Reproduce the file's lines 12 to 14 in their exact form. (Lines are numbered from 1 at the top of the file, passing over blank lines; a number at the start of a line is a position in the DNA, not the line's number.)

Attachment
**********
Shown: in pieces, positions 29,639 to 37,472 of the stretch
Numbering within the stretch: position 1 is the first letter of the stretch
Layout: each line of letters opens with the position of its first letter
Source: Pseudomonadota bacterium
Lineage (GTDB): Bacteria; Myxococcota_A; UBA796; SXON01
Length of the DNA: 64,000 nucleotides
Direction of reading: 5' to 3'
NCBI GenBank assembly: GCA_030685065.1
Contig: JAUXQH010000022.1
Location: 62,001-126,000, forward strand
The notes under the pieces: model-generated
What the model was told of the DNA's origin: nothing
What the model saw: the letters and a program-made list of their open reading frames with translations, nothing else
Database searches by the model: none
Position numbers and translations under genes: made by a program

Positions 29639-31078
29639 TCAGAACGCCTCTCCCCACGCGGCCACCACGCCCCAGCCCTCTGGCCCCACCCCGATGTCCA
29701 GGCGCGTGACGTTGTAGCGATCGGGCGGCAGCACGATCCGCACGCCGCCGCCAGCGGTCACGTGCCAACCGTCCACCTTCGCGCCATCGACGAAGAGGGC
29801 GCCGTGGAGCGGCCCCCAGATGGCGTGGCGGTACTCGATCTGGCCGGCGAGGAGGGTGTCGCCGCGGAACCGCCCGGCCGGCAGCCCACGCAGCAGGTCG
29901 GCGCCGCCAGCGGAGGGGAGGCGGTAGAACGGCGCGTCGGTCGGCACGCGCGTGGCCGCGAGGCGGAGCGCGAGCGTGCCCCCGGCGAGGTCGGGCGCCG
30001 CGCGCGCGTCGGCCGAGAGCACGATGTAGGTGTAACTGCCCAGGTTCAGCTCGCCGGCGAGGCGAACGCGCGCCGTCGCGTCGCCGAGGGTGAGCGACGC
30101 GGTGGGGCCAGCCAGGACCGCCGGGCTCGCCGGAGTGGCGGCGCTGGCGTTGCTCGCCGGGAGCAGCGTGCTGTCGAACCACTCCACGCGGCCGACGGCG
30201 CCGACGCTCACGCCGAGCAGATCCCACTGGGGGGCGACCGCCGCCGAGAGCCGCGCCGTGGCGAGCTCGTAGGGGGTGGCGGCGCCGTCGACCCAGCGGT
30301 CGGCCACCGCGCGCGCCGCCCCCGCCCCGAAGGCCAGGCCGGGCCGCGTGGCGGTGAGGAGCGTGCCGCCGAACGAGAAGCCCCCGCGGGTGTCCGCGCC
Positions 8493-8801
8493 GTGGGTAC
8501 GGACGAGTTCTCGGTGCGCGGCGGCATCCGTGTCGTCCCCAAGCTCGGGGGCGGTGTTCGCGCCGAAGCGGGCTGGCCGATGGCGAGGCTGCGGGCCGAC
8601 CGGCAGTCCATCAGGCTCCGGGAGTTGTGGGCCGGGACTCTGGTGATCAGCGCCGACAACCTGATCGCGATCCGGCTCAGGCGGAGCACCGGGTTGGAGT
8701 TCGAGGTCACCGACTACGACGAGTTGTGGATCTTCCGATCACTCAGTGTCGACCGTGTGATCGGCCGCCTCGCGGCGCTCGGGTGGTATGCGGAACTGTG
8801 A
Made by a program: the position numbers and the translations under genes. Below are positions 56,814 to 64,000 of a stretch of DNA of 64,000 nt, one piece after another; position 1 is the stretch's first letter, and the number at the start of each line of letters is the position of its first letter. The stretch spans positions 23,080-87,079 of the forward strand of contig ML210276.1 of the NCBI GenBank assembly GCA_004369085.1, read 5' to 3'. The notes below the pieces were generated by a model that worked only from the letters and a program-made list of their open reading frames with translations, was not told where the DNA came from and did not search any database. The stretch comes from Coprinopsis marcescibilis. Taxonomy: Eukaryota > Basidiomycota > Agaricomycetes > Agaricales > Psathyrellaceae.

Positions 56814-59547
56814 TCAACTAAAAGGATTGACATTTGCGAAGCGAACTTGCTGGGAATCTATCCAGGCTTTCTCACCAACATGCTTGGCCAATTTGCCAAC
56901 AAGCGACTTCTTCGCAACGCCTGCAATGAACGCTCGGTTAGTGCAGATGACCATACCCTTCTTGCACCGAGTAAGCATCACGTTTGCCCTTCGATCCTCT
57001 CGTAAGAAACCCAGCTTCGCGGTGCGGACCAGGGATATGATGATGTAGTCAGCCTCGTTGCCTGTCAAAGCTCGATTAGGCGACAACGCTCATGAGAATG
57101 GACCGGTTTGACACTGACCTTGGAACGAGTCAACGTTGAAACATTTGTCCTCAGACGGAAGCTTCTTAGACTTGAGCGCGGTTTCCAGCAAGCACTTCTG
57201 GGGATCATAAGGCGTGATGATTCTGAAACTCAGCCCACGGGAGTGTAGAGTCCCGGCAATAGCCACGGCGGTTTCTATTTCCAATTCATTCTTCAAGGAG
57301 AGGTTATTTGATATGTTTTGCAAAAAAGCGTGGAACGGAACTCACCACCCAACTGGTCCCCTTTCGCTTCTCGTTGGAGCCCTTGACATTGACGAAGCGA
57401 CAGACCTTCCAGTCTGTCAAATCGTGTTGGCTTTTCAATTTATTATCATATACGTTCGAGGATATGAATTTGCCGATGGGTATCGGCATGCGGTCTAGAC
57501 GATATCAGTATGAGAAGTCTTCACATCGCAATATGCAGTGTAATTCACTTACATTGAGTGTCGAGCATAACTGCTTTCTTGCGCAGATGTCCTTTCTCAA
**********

What the model was told of the DNA's origin: nothing
What the model saw: the letters and a program-made list of their open reading frames with translations, nothing else
Database searches by the model: none